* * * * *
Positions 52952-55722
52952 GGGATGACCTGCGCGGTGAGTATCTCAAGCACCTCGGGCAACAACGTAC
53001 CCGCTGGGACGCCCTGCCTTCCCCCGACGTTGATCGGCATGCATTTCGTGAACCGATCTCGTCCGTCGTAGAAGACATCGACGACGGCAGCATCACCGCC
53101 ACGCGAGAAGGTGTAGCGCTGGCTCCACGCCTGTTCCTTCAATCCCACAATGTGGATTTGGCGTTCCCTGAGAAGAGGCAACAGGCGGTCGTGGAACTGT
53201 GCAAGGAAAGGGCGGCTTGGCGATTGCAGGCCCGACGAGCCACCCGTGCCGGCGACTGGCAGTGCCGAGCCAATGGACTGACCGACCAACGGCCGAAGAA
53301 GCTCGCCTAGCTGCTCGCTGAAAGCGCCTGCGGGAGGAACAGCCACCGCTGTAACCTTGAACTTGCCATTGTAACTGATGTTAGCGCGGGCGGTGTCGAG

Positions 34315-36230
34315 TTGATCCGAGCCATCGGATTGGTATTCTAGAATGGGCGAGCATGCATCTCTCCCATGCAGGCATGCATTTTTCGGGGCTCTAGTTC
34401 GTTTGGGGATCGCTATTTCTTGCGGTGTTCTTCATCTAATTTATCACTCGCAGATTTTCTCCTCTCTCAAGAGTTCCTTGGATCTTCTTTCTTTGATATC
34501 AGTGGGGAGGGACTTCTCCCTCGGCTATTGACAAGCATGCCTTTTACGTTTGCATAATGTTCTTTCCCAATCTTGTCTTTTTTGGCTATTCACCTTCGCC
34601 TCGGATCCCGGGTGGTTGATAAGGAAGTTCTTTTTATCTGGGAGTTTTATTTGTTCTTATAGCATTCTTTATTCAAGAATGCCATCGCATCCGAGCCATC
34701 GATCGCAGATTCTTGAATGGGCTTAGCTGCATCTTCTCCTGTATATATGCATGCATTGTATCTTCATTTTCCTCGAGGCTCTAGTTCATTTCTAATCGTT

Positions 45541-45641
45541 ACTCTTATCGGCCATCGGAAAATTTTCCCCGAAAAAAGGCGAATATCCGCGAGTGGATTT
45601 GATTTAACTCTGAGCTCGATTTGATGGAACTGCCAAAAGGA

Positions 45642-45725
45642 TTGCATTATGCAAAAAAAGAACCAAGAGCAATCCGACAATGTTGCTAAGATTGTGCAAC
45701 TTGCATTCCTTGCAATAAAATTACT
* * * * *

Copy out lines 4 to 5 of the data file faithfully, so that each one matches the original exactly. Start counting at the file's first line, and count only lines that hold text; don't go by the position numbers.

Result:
53101 ACGCGAGAAGGTGTAGCGCTGGCTCCACGCCTGTTCCTTCAATCCCACAATGTGGATTTGGCGTTCCCTGAGAAGAGGCAACAGGCGGTCGTGGAACTGT
53201 GCAAGGAAAGGGCGGCTTGGCGATTGCAGGCCCGACGAGCCACCCGTGCCGGCGACTGGCAGTGCCGAGCCAATGGACTGACCGACCAACGGCCGAAGAA